Mariners Minors: Danny Muno – Third Baseman – Tacoma

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Mar 17, 2016; Jupiter, FL, USA; New York Mets second baseman Danny Muno (81) throws out a Miami Marlins base runner during the game at Roger Dean Stadium. Mandatory Credit: Scott Rovak-USA TODAY Sports
Mar 17, 2016; Jupiter, FL, USA; New York Mets second baseman Danny Muno (81) throws out a Miami Marlins base runner during the game at Roger Dean Stadium. Mandatory Credit: Scott Rovak-USA TODAY Sports /
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Welcome to the first installment of Mariners Minors. An article segment where we profile players succeeding at various levels of the farm system and cover their history, how the team acquired them, and the like.

For this one, as seen in the headline we’ll look at third baseman Danny Muno and his time in the Mariners organization and at the end predict his next venture into the big leagues.

Background

Daniel Joseph Muno attended Fresno State. As a freshman he hit .332 and was named Freshman of the Year. In his junior year, he set the school record for most walks in a career with 167. After that season he was drafted in the 26th round of the 2010 MLB draft by the Chicago Cubs. He did not sign, and returned to Fresno State for the 2011 season. He hit .348 that year and wound up upping his draft stock to the 8th round where the Mets selected him.

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  • He had a successful first season in 2011. He hit .355 with 23 doubles and a BB:K ratio of 43:39. Baseball America said he had the best plate discipline in the Mets’ system. That right there probably is the reason he’s in the Mariners system today, as we know, Jerry Dipoto loves guys that can manage the strike zone.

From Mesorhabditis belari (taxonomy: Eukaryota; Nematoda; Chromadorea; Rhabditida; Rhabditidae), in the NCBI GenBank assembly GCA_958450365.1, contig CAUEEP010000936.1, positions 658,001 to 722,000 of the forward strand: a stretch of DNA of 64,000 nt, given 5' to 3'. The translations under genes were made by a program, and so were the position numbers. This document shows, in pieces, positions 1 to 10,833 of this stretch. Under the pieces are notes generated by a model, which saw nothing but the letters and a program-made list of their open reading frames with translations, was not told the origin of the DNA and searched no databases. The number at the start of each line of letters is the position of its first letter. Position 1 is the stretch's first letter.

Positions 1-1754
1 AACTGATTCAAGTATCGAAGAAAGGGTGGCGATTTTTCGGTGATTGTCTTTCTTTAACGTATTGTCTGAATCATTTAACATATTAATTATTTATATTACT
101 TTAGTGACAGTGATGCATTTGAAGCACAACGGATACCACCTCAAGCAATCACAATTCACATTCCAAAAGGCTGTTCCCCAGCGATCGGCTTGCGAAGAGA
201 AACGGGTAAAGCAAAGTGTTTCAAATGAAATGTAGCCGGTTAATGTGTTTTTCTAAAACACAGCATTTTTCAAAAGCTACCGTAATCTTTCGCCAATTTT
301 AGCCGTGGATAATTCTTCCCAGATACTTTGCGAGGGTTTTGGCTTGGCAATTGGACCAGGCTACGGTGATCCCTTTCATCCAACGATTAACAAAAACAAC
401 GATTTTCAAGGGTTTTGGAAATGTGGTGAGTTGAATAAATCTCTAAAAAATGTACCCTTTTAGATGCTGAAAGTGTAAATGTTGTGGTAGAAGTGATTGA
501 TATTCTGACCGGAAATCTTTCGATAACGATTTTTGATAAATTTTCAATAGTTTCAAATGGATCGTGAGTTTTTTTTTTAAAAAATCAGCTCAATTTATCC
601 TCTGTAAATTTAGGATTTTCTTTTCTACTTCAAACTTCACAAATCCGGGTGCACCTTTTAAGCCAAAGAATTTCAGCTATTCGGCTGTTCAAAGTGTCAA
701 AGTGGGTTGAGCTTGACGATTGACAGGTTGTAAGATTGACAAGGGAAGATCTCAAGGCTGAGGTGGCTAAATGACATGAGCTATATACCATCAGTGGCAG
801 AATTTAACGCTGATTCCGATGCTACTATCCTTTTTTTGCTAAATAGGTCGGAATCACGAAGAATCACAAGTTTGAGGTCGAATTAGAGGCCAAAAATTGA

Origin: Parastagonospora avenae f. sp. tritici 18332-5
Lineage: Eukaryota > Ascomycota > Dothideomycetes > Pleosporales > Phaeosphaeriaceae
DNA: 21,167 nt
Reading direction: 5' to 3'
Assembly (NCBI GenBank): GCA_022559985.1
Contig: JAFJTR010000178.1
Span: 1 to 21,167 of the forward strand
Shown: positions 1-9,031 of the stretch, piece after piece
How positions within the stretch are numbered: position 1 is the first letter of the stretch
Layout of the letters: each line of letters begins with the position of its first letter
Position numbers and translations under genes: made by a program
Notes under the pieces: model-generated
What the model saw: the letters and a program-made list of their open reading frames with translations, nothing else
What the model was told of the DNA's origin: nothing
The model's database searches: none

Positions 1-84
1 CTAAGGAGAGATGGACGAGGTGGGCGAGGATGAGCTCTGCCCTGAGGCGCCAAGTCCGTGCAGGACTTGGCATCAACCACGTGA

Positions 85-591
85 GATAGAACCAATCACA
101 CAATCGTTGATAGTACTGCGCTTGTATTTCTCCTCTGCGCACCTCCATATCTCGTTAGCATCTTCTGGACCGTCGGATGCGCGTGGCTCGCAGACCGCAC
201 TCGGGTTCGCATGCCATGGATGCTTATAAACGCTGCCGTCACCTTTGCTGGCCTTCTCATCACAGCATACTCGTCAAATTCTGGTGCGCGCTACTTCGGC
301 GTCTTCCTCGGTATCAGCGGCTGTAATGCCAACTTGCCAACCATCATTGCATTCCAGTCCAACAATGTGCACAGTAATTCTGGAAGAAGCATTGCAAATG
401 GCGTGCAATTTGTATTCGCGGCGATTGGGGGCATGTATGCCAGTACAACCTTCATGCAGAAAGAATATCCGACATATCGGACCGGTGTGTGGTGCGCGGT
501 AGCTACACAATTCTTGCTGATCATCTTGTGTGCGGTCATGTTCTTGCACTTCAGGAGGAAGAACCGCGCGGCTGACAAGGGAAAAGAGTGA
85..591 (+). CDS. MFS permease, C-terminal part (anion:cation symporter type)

In 2012 though, Muno’s career hit a snag as he was suspended 50 games for use of PEDs. Upon his return, he found his way to the top of the farm, and made his Major League debut in April of 2015 with the Mets. He lasted 17 games and hit .148. He was released by the Mets in 2016.

    Career with the Mariners

    After leaving the Mets, he made his way through the White Sox, Marlins, and Tigers’ organizations before settling with the Southern Maryland Blue Crabs of the Atlantic League. Seattle purchased his contract, though, and sent him to Tacoma.

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    This year with the Rainiers he’s seen his average as high as .417. Currently, however, he’s hitting .295. That is over 29 games. He has eight doubles, three homers, but that staple plate discipline has dipped, as he has 15 walks to 29 strikeouts.

    Final Thoughts

    While .295 is a solid average through 30 games, I doubt Muno will get a shot at the bigs in a M’s uniform. They are not in need currently of a third baseman with little power. Kyle Seager plays Gold Glove defense and can be a solid hitter with 30 homer power. If Muno gets another chance in the majors, it’s not with Seattle.

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